Climate change in the Baltic Sea Area HELCOM thematic ... change in the Baltic Sea Area HELCOM thematic assessment in 2013 Baltic Sea Environment Proceedings No. 137 Helsinki Commission Baltic Marine ...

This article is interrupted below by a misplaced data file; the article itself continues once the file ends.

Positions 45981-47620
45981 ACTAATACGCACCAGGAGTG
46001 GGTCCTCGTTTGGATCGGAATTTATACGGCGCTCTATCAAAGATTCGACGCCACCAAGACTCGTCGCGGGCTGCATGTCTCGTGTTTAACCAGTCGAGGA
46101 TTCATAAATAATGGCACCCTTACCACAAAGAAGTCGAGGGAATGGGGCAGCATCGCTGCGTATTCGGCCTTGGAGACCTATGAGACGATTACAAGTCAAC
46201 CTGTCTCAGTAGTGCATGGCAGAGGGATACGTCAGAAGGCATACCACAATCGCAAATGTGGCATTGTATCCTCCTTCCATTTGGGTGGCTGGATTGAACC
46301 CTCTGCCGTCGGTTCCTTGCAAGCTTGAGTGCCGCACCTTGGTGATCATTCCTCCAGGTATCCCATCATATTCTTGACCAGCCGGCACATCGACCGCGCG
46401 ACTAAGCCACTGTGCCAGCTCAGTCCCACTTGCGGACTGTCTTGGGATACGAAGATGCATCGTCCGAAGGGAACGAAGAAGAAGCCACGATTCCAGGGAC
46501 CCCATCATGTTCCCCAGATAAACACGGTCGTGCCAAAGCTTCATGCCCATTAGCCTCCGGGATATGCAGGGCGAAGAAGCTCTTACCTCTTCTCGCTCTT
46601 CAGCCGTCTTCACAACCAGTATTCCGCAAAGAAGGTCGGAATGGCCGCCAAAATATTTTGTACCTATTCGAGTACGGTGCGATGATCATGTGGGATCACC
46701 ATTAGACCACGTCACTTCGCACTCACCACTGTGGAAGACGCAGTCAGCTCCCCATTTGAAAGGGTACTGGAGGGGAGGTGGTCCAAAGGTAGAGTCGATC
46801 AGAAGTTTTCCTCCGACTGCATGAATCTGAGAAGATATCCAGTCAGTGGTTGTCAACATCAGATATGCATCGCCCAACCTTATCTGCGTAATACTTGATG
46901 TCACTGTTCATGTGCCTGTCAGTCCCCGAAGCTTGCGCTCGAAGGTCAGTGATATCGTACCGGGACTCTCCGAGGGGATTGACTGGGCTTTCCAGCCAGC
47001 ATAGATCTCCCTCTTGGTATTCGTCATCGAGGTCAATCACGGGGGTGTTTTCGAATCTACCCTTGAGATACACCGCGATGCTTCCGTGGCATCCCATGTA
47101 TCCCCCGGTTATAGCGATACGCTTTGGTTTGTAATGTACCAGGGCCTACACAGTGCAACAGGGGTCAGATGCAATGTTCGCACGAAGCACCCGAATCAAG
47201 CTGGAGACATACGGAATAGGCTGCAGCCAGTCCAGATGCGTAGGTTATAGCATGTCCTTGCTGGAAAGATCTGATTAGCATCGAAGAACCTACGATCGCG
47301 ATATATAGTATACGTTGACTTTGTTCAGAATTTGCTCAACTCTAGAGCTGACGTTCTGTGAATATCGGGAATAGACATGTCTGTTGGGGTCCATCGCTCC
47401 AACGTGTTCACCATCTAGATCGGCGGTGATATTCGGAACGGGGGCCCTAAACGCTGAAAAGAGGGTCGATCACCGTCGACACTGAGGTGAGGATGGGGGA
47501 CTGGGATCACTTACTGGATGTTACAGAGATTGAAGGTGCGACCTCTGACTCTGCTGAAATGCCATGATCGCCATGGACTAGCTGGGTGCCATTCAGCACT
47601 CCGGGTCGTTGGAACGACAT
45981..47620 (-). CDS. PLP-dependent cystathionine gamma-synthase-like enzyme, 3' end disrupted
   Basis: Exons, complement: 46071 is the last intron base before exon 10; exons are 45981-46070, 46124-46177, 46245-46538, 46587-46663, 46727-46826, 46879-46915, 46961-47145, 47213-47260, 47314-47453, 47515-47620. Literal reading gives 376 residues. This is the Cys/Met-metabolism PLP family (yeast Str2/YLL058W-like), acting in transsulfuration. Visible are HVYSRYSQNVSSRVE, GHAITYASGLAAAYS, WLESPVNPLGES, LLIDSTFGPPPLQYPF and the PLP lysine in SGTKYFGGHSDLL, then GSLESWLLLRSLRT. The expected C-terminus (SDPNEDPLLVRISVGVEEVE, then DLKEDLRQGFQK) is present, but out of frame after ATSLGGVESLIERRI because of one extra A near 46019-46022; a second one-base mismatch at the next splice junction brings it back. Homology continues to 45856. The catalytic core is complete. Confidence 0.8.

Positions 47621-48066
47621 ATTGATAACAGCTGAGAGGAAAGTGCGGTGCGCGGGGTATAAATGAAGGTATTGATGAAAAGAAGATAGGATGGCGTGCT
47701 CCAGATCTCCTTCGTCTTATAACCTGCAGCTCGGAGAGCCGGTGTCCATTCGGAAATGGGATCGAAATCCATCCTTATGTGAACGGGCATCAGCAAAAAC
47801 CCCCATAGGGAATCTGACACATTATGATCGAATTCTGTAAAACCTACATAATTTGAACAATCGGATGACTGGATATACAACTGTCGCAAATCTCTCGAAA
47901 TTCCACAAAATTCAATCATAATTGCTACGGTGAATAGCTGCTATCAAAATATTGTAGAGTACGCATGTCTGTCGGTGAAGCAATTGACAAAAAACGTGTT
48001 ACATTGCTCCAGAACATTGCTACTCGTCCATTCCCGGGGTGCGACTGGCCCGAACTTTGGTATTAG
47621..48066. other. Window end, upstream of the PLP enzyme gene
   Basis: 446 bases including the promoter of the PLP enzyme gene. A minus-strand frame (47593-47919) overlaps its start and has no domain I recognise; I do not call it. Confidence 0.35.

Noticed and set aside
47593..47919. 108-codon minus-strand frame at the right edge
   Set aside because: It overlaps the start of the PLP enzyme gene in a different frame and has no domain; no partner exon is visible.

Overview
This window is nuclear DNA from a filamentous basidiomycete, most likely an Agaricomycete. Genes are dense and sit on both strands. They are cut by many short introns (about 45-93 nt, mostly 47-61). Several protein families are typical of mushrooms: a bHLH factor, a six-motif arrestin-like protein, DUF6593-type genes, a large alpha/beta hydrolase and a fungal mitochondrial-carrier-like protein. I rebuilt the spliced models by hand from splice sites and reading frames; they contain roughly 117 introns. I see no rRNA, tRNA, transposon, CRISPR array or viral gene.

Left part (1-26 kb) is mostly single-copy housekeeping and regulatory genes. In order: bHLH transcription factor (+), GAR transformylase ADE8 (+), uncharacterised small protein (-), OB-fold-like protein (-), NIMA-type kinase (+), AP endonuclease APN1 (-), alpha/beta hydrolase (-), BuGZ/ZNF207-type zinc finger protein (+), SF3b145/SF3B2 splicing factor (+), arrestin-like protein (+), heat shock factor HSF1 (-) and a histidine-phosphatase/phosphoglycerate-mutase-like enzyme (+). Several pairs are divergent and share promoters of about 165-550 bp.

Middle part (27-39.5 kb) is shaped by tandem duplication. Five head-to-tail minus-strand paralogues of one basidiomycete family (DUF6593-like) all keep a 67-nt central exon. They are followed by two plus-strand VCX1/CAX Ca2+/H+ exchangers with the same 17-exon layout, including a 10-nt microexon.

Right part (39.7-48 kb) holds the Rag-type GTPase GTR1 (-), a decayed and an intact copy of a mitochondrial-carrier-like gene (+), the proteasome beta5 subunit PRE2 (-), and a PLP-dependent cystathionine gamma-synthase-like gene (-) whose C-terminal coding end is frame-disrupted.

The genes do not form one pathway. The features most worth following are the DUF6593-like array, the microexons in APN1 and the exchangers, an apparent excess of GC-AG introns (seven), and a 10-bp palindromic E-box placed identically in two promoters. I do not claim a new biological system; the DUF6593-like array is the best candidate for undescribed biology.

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<ul><li><p>Helsinki CommissionBaltic Marine Environment Protection Commission</p><p>Baltic Sea Environment Proceedings No. 137</p><p>Climate change in the Baltic Sea AreaHELCOM thematic assessment in 2013</p></li><li><p>Climate change in the Baltic Sea AreaHELCOM thematic assessment in 2013</p><p> Baltic Sea Environment Proceedings No. 137</p><p>Helsinki Commission</p><p>Baltic Marine Environment Protection Commission</p></li><li><p>Published by:</p><p>Helsinki CommissionKatajanokanlaituri 6 BFI-00160 HelsinkiFinland </p><p>Prepared by Janet F. Pawlak, MEC Consulting ApS, in collaboration with Maria Laamanen, HELCOM Secretariat</p><p>This report is based on the contributions by BACC II Lead Authors Irena Borsenkova, Ole Bssing Christensen, Jri Elken, Jari Haapala, Birgit Hnicke, Jukka Kyhk, Tadeusz Niedwied, Pekka Niemel, Sirpa Rasmus, Anna Rutgersson, Bernd Schneider, Markku Viitasalo, Joanna Wibig, Eduardo Zorita-Calvo and their respective contributing authors to the BACC II book Second Assessment of Climate Change for the Baltic Sea Basin to be published in 2014.</p><p>The report is a result of collaboration between HELCOM and the BALTEX community. From the BALTEX community, Marcus Reckermann, Hans von Storch and Anders Omstedt are acknowledged for their dedicated work for this report. </p><p>Affi liations of all persons involved are given in the last page of the report together with the list of other Lead and Con-tributing Authors and Steering Committee members of the BACC II book.</p><p>For bibliographic purposes this document should be cited as:HELCOM, 2013Climate change in the Baltic Sea Area: HELCOM thematic assessment in 2013. Balt. Sea Environ. Proc. No. 137.</p><p>Information included in this publication or extracts thereof are free for citing on the condition that the complete refer-ence of the publication is given as stated above.</p><p>Copyright 2013 by the Baltic Marine EnvironmentProtection Commission Helsinki Commission </p><p>Design and layout: Leena Nrhi, Bitdesign, Vantaa, Finland</p><p>Photo credits: Front cover: Nicklas Wijkmark.Page 5, Metshallitus NHS / Jan Ekebom. Page 9, Metshallitus NHS / Ulrika Bjrkman. Page 12, Seppo Knuuttila. Page 14, Carlo Berg. Page 15, Christof Hermann. Page 17, Metshallitus NHS / Essi Keskinen. Page 18, Piotr Debowski. Page 21, Jan Ekebom. Page 24, Christof Hermann. Page 26, Christof Hermann. Page31, Christof Hermann. Page 32, Samuli Korpinen. Page 33, Christof Hermann. Page 38, Photo: Metshallitus NHS / Jan Ekebom. Page 42, Metshallitus NHS / Pauliina Ahti. Page 44, Riku Lumiaro / SYKE. Page 48, Metshallitus NHS / Jan Ekebom. Page 49, Elena Bulycheva.Page 50, Metshallitus NHS/Mats Westerbom. Page 52, Metshallitus NHS / Mats Westerbom. Page 53, Martin Karlsson / SLU Aqua. Page 55, Metshallitus NHS / Essi Keskinen. Page 56, Metshallitus NHS / Jan Ekebom. </p><p>Number of pages: 66Printed by: Erweko Oy, FinlandISSN 0357 - 29942</p></li><li><p>Executive Summary</p><p>There has been a signifi cant decreasing trend in the annual maximum ice extent of the Baltic Sea, amounting to a decrease of 20% over the past 100 years. There has also been a large change in the length of the ice season during the past century. In the Bothnian Bay, which has the longest ice season, the trend is 18 days/century. In the eastern Gulf of Finland, where ice also forms every winter, the length of the ice season decreased by 41 days over the past century, while in the past 50 years the rate decreased by 62 days/century.</p><p>In a future climate, the largest changes in sea-surface temperature are projected to occur in the Bothnian Bay and Bothnian Sea during summer and in the Gulf of Finland in the spring. The summer sea-surface temperature increase is likely to be about 2 C in the southern parts of the Baltic Sea and about 4 C in the northern parts near the end of this century. The surface water layer is projected to warm more than the deep water in all sub-basins of the Baltic Sea. New scenario simulations indicate that there will also be a drastic decrease in the sea-ice cover in the Baltic Sea in the future.</p><p>The amount of precipitation in the Baltic Sea area during the past century has varied between regions and seasons, with both increasing and decreasing precipitation. A tendency of increasing precipita-tion in winter and spring has been detected during the second half of the 20th century. However, pat-terns for single seasons were rather different. Pre-cipitation infl uences river runoff. Analyses of river runoff over the past century have shown that there has been a decrease in annual discharges from southern catchments of the Baltic Sea indicating that the southern regions of the Baltic Sea Basin may become drier with rising air temperatures. In contrast, trends in the north and around the Gulf of Finland indicate increased annual stream fl ows under warmer temperatures. </p><p>Model projections indicate that precipitation will increase in the entire Baltic Sea runoff region during winter, while in the summer increases in precipitation are mainly projected only for the northern half of the basin. In a future warmer climate, extremes of precipitation are projected to increase, implying a greater risk of urban fl ooding, among other impacts. </p><p>This report is based on the Baltic Assessment of Climate Change II (BACC II) and provides an update to the Climate Change in the Baltic Sea Area: HELCOM Thematic Assessment in 2007. Both reports are a result of close collaboration between HELCOM and BALTEX, the Baltic Sea Experiment.</p><p>This assessment provides recent information on past and projected future climate change in the Baltic Sea Area and potential impacts of climate change on the Baltic Sea ecosystem. As used here, climate change is a neutral term because changes in the climate may result from internal dynamics, natural external factors, or anthropogenic pressures. </p><p>Surface air temperatures have overall shown a sig-nifi cant increase in the Baltic Sea region over the past 140 years. Since 1871, the annual mean tem-perature trends show an increase of 0.11 C per decade north of 60N and 0.08 C south of 60N, while the trend of the global mean temperature was about 0.05 C per decade for the period 1861 to 2000. The daily temperature cycle is also chang-ing and there has been an increase in temperature extremes. These changes are resulting in changes in the seasons: the length of the growing season has increased, whereas the length of the cold season has decreased. </p><p>Model simulations of a potential future climate project an increase in temperatures in the Baltic Sea area over time and the increase will gener-ally continue to be larger than the corresponding increase in global mean temperature. The largest warming was projected for the north in winter. The increase in winter daily mean temperatures will be most pronounced in the coldest periods, while warm extremes in summer are also expected to become more pronounced than at present.</p><p>Surface waters in the Baltic Sea have warmed in all seasons since 1985. The annual mean sea-surface temperature has been estimated to have increased by up to 1 C/decade from 1990 to 2008, with the greatest increase in the northern Bothnian Bay and with large increases also in the Gulf of Finland, the Gulf of Riga, and the northern Baltic Proper. In the northern areas, the recent decrease in the extent and duration of sea-ice cover has strongly infl u-enced the seawater temperatures, although these changes appear to be within the range of variabil-ity during the past 500 years. 3</p><p>Clim</p><p>ate </p><p>chan</p><p>ge in</p><p> the</p><p> Bal</p><p>tic S</p><p>ea A</p><p>rea:</p><p> HEL</p><p>CO</p><p>M t</p><p>hem</p><p>atic</p><p> ass</p><p>essm</p><p>ent </p><p>in 2</p><p>013</p></li><li><p>The impact that future changes in climate and other anthropogenic drivers together will have on the biogeochemical cycles of the Baltic Sea is unclear. Changes in precipitation and runoff pat-terns will infl uence the inputs of nutrients to the Baltic Sea. Future warming is expected to increase hypoxia given that temperature controls the strati-fi cation of the water column, the respiration of organisms, and the solubility of oxygen. However, the effects of climate change on stratifi cation and vertical ventilation of the water column remain unclear. Increasing areas of hypoxia and anoxia are anticipated owing to the increased nutrient inputs due to increased runoff, the reduced oxygen fl ux from the atmosphere due to higher temperatures, and the intensifi ed biogeochemical cycling includ-ing mineralization of organic matter. These pro-jected changes in biogeochemical fl uxes indicate that, even if nutrient loads are reduced according to the Baltic Sea Action Plan, it will only stabilize the Baltic ecosystem close to its present state. </p><p>In addition to the climate-related changes, human-induced pressures including overfi shing and eutrophication may erode the resilience of the ecosystem, making it more vulnerable to changes in the climate. </p><p>A temperature increase is expected to result in a change in the species composition and length of the spring phytoplankton bloom season. Changes in the composition of the spring bloom commu-nity will also infl uence the benthos. The projected changes in temperature and particularly salinity are likely to infl uence the zooplankton community composition, with potential negative consequences for the food conditions and growth of the main plankton-eating fi sh, Baltic herring and sprat. Climate change may also differentially infl uence the seasonal succession of both phytoplankton and zooplankton and potentially increase the temporal mismatch between these groups in the spring. A potential climate-induced decrease in salinity would also have a negative infl uence on cod, the main fi sh-eating fi sh in the Baltic. It is clear that cod stocks are infl uenced by climate and that cod stocks infl uence their prey, sprat and herring, which in turn probably also infl uence zooplankton stocks. A projected continued decrease in salinity in the future will have a major effect on the distri-bution of benthic species, with a continued retreat of marine species towards the south. The projected </p><p>Generally the volume of snow in the region will decrease in the future, with the southern half of the Baltic catchment area projected to experience signifi cant reductions in the amount of snow. The annual cycle of river runoff will tend to change considerably. The late spring maximum observed under the present climate could shift earlier, possi-bly even into February or January. This results from the increasing temperatures and an earlier onset of the melt season as well as from changes in the annual cycle of precipitation and increased evapo-ration. The melting season fl oods in the future will generally occur earlier and be smaller. </p><p>There is considerable uncertainty in projections of sea-level rise over the 21st century, and disagree-ment over the level of confi dence assigned to different modeling approaches. An assessment of process models and uncertainties yielded mid-range and high-end scenarios which project 0.6 m and 1.1 m sea-level rise, respectively, for the Baltic Sea over the 21st century. This local sea level rise is partly compensated by vertical land movement which varies between 0 m/century in Denmark and 0.8 m/century in the Bay of Bothnia.</p><p>A decrease in sea-surface salinity may be largest in the region of the Danish straits, especially in the Belt Sea, and small in the northern and eastern Baltic, with the smallest change in the Bothnian Bay. In more weakly stratifi ed basins, such as the Gulf of Finland and the Bothnian Bay, larger differ-ences in salinity changes in the surface and bottom layers are projected, causing a reduction in the vertical stability.</p><p>Rising concentrations of anthropogenic CO2 in the atmosphere cause enhanced dissolution of CO2 and decrease the pH in seawater. The large-scale distribution of total CO2 in the Baltic Sea is widely controlled by the alkalinity, which arises from lime-stone dissolution in the catchment area and arrives in riverine discharges to the Gulf of Finland and the eastern Gotland Sea. The increase in alkalinity in the central parts of the Baltic Sea over the past 60 years has resulted in the decrease in pH, i.e., acidifi cation, owing to enhanced dissolved CO2 concentrations being slightly less than expected. Increased biological production associated with eutrophication may also dampen the acidifi cation effect of atmospheric CO2. </p><p>4</p></li><li><p>in hydrography will also infl uence their associ-ated fl ora and fauna. A potential climate-change induced decline in salinity is also expected to decrease the growth rate and shift the northern limits of the blue mussel community further to the south, with potential effects on associated fl ora and fauna. Nonetheless, some aspects of climate change may have positive effects on littoral vegeta-tion. Milder winters with less coastal sea ice will reduce the scraping of ice in the uppermost part of the algal belt that removes key species. </p><p>In addition to the information on past and pro-jected future climate change in the Baltic Sea Area, this report also provides proposals to the HELCOM decision-makers for actions related to counteract-ing climate change impacts in the Baltic Sea. These proposals are based on the Conclusions of the HELCOM Workshop on Baltic Sea region climate change and its implications held on 56 February 2013 in Warnemnde, Germany.</p><p>This assessment of Climate Change in the Baltic Sea Area: HELCOM Thematic Assessment in 2013 will serve as background material for the HELCOM 2013 Ministerial Meeting.</p><p>salinity decline will result in geographical shifts in the distribution of species in both deep-water and shallow-water communities. However, it must be emphasized that there is currently no scientifi c con-sensus on the impact of climate change on future river runoff and future salinity in the Baltic Sea.</p><p>Oxygen defi ciency is the single most important environmental factor causing habitat loss and reducing the biodiversity of benthic invertebrates. Model simulations of scenarios concerning the future biogeochemistry of the Baltic Sea have esti-mated that, taking into account climate change, the implementation of the Baltic Sea Action Plan will result in a slight decrease in the area covered with hypoxic and anoxic waters. In contrast, the business-as-usual nutrient input scenario yielded an increase of the anoxic area by more than a factor of two, while a moderate increase of about 30% was obtained for the hypoxic area.</p><p>In the littoral zone, the potential decrease in salin-ity may affect key species such as seagrasses. Some species such as the eelgrass Zostera marina may disappear from areas such as the Gulf of Finland that could have a lower future salinity. By affecting habitat-forming species, climate-induced changes </p><p>Over the past two centuries, human activities have had an increasing infl uence in the Baltic Sea area and its environment. Photo: Metshallitus NHS / Jan Ekebom.</p><p>5</p><p>Clim</p><p>ate </p><p>chan</p><p>ge in</p><p> the</p><p> Bal</p><p>tic S</p><p>ea A</p><p>rea:</p><p> HEL</p><p>CO</p><p>M t</p><p>hem</p><p>atic</p><p> ass</p><p>essm</p><p>ent </p><p>in 2</p><p>013</p></li><li><p>Table of Contents</p><p>Executive Summary . . . . . . . . . . ....</p></li></ul>